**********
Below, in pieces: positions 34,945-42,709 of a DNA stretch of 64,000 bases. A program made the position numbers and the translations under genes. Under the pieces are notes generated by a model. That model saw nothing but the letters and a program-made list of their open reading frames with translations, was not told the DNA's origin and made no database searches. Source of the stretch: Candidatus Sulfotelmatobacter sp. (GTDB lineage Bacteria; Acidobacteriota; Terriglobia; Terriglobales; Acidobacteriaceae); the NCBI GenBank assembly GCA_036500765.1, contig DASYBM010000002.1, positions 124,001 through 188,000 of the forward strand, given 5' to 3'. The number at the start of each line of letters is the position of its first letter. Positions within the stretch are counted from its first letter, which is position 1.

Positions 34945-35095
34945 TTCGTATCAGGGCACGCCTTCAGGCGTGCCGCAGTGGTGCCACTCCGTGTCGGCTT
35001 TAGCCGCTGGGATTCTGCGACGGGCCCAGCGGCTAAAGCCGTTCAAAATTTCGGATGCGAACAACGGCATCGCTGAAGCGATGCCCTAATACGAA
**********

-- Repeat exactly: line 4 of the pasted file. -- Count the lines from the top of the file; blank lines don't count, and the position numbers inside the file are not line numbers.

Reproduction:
35001 TAGCCGCTGGGATTCTGCGACGGGCCCAGCGGCTAAAGCCGTTCAAAATTTCGGATGCGAACAACGGCATCGCTGAAGCGATGCCCTAATACGAA